The key was thus for Shamrock to not steamroll the other stakeholders but to get unanimous support. So the price had to be right. Having sold on Screenvision to the only other obvious buyer for nearly twice what they initially paid for it, Shamrock has thus done very well out of the four year ownership of Screenvision and the minority shareholders are likely very happy too.
Timing Is Everything
The timing of the deal is nothing if not opportune, coming after NCM’s quarterly figures and ahead of NCM’s upfront sales pitch in New York to potential advertising clients on 14 May (Screenvision already held theirs in NYC on 2 April – see above).
Expect NCM’s Kurt Hall to repeat the press release’s mantra that the incorporation of Screenvision’s network “will position the combined new company to be much more competitive in the expanding video and overall advertising marketplace, including the new online and mobile advertising platforms.” It’s not just about screens to give clients bang for their buck but engagement across platforms on second, third and even fourth screens.
As the company itself puts it, “NCM Digital offers 360-degree integrated marketing opportunities in combination with cinema, encompassing 39 entertainment-related websites, online widgets and mobile applications.” This includes the likes of the NCM’s Movie Night Out app and opportunities in the foyer and even beyond the cinema.
This time last year NCM announced its partnership with Twitter and Foursquare. Screenvision meanwhile had its own partnership with Shazam. Long-format adverts were tested with Microsoft and there was constant briefing that in the age of television ‘cord-cutting’ cinema was the medium for adverts to be seen and recalled. NCM has had some success in attracting new premium blue chip clients such as Apple and Samsung, with the Turbo programming enabling it to offer just 72-hours turnaround time for delivery of ads. Cliff Marks was recently quoted as saying:
“We are now not only America’s number-one network on weekends, but we are also the only cinema network with a media digital delivery system that can turn a brand’s spot around just like the other national networks in the TV world. I think that this once again shows our clients that NCM is always striving to make it easier for them to integrate cinema seamlessly into any video media buy and reach our key cinema audiences.”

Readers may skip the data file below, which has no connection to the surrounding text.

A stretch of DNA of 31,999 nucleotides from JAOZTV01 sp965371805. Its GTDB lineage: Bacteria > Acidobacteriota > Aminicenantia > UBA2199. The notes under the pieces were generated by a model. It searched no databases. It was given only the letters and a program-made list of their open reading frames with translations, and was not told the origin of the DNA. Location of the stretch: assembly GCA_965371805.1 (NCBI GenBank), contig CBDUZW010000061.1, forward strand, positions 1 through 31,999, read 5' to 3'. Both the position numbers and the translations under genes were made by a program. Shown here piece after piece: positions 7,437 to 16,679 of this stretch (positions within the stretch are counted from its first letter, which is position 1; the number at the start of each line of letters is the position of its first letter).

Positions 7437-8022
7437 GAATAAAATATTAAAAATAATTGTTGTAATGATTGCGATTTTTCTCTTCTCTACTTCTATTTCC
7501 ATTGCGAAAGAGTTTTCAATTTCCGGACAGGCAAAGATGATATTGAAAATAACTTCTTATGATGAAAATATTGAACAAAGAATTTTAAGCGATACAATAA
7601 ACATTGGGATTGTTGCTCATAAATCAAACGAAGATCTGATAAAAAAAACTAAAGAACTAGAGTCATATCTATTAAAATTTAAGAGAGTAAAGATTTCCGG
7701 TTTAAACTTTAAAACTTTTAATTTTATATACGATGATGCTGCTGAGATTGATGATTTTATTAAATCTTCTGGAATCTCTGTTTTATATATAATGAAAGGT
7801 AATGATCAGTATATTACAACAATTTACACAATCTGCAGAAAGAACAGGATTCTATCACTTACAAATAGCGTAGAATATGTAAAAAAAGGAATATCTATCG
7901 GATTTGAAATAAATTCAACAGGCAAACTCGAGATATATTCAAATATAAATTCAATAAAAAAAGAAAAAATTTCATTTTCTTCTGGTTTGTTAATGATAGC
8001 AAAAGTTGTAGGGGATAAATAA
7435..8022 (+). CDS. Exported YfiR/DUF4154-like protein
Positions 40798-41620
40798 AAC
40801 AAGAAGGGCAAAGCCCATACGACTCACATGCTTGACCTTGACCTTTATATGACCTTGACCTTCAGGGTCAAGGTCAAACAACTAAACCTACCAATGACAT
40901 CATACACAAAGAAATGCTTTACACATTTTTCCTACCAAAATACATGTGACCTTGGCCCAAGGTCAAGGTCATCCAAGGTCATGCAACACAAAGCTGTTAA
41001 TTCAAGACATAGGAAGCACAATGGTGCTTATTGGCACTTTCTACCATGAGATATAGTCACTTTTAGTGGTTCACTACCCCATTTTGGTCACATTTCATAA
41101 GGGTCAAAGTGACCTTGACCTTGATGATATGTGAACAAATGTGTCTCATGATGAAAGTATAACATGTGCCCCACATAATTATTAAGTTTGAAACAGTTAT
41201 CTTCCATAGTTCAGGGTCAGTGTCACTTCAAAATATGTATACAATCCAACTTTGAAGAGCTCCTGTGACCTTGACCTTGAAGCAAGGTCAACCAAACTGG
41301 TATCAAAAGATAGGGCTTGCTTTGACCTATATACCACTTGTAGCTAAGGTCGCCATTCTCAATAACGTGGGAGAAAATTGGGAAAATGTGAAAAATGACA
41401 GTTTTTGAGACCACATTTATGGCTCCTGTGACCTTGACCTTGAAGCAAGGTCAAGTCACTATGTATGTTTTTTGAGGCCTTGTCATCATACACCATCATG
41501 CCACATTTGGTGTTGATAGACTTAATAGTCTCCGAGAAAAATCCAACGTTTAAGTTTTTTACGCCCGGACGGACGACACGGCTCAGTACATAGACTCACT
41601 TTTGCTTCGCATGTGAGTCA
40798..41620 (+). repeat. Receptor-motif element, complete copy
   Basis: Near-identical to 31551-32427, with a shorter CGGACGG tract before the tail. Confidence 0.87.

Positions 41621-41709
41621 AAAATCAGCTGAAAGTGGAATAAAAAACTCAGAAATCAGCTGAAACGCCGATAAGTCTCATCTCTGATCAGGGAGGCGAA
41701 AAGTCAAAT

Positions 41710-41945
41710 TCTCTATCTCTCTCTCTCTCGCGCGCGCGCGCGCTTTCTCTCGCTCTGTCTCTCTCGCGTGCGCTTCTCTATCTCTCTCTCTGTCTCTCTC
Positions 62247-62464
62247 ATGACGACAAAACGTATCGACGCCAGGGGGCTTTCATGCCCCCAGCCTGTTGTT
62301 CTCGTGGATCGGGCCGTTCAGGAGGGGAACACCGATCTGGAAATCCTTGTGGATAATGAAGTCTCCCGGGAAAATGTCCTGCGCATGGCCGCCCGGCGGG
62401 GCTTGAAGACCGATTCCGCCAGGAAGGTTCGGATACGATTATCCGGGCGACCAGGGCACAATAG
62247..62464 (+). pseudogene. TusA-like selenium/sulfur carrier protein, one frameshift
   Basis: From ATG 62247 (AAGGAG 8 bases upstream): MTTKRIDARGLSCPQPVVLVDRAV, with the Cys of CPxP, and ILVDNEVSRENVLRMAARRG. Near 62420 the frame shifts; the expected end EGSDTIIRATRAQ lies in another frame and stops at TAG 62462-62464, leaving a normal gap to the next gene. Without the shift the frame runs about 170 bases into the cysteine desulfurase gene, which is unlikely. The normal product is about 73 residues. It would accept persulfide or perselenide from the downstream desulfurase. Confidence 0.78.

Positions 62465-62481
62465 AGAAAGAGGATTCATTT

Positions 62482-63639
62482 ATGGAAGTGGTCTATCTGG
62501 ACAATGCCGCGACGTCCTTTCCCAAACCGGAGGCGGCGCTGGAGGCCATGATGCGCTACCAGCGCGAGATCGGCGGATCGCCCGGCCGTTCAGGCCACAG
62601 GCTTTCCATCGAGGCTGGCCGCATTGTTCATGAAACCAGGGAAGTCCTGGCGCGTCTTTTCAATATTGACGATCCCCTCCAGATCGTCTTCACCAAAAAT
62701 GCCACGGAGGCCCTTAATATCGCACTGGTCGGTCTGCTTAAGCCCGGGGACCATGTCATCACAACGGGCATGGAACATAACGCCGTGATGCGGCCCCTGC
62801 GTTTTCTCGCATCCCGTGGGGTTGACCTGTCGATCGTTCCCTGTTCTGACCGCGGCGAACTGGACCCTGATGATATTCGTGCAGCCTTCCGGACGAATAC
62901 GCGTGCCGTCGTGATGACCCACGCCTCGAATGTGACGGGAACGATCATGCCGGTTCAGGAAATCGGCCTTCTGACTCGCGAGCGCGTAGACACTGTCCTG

However, because of the short time between the announcement of the acquisition of the upfronts, NCM has said that it will withdraw the upfront financial guidance for the current year, so that the impact of the merged NCM-Screenvision operation and market can be better assessed.
From a technical perspective, the acquistion will involve reconciling two different systems. Realistically, this will be a question of Screenvision’s system being phased out and what makes this all easier is that DCI specifications have standardized the projector and server end. On the distribution side, 80% of Screenvision adverts are delivered via satellite, so it will be comparatively straightforward to re-align them to NCM’s NOC or teleport.
Not Feeling The Love
NCM is in many ways an under-valued stock and company, which has crucially never recovered the initial high of its IPO price. This is not just a point of bother for institutional investors but above all for the exhibitor holding a critical stake in the company.
Here are some key bullet points about the company circulated prior to the announcement of the acquisition.
- The recent drop in shares of National CineMedia is a great buying opportunity for income and long-term investors.
- Shares still have yet to return to the highs seen after its IPO in 2007.
- Look for the company to increase not only its mix of national advertisers, but also local advertisers, which is its fastest-growing segment.
- The company’s expansion into online and mobile is helping the company bundle its services and provide added value to advertisers.
- National CineMedia benefits from its affiliation with the largest theatre operators – AMC Entertainment, Cinemark and Regal.
What has perhaps been talked about the least is NCM’s international potential. Following Wanda’s acquisition of AMC, one of the exhibitors with a major stake in NMC Inc., a direct connection opened for a business relationship with the world’s second largest cinema market, and one with an under-developed cinema advertising business.In July 2013 NCM Media Networks and Beijing China Times Media Advertising Co entered into an advertising cooperation and fee agreement ‘to help international brands reach movie audiences in the United States and China.’ This entailed opening up both markets for each other: